New generation of sensors increase smartwatch battery life
26 April 2017
EPFL startup ActLight, introduced a new generation of sensors that consume five times less energy and cheaper to produce.
Nearly 80 percent of the battery power in smartwatches is used up by the heart-rate monitor. ActLight’s sensors can measure the wearer’s pulse with the same precision but only consume one-fifth of the energy, ultimately increasing the battery life.
The sensors have been tested and calibrated by Maher Kayal’s laboratory and are now ready to be mass produced for use in new models of smartwatches. “The longer battery life certainly makes things easier for the user, but it also offers major savings in terms of electricity consumption,” said Kayal.
According to EPFL, the secret behind the energy-saving sensors lies in signal processing. In order to grasp how the company’s ‘dynamic photodiode’ sensor works, we must first understand how sensors in most smartwatches currently work: Two diodes located on the back of the device – nestled against the wrist – emit light that penetrates the upper layers of the skin, and blood flow determines how much light is reflected back. A sensor placed between the diodes detects these light waves and transforms the information into electrical current, which is then translated into the pulse displayed on the watch.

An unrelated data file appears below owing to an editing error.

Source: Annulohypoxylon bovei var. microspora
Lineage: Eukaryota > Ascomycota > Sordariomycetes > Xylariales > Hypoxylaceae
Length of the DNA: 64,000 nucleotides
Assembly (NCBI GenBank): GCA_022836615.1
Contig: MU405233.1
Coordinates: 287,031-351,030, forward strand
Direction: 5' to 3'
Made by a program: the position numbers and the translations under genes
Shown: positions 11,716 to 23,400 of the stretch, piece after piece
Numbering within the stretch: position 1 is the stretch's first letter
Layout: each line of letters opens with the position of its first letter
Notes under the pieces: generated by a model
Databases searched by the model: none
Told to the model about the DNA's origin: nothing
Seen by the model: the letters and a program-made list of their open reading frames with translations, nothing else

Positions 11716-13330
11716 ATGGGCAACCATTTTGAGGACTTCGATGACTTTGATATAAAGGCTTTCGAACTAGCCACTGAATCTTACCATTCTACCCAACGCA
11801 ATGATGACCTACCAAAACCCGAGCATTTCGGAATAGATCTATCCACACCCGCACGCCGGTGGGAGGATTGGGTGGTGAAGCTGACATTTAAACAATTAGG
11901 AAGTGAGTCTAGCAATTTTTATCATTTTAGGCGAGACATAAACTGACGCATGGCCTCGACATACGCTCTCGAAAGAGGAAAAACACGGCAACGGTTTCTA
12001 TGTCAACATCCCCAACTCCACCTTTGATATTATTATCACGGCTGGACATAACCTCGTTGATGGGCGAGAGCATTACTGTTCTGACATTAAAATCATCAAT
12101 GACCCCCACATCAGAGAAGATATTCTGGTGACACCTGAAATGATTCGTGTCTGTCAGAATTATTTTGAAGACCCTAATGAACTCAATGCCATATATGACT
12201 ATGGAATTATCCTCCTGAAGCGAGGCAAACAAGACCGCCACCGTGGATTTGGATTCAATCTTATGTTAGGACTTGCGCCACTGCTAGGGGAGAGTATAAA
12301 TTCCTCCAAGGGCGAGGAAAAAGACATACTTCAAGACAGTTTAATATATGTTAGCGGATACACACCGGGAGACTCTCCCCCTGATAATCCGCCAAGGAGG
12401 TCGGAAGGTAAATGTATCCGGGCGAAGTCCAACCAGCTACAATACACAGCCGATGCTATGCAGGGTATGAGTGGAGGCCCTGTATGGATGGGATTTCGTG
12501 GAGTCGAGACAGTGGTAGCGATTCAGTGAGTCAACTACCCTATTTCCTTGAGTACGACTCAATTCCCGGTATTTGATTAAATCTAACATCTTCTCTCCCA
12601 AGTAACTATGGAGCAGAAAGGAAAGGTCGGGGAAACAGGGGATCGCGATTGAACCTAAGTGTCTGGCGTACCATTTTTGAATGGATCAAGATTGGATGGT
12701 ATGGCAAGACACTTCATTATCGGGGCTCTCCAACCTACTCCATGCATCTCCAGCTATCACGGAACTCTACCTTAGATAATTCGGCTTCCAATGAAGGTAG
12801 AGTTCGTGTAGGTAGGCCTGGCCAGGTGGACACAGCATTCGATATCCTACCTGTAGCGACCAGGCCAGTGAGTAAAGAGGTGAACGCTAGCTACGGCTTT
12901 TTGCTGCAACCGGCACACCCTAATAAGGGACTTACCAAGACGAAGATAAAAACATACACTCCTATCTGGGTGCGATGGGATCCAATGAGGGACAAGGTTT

Instead of converting the light into a current and then measuring the current’s amplitude, ActLight’s dynamic photodiode sensors turn the current back into light. The sensors use the pulse of light to identify the moment at which the current is triggered. The result is a small reduction in energy consumption with every heartbeat, but repeated more than 50,000 times per day it adds up to considerable energy savings.
The new sensors are also attractive in terms of cost savings: “They are less expensive to produce because they do not require as much silicon for the same level of manufacturing,” said Sergei Okhonin, the company’s CEO. Numerous other applications are also being targeted, such as gesture control for video gamers, as well as and use in solar cells and data transfer.
Video courtesy of École polytechnique fédérale de Lausanne (EPFL)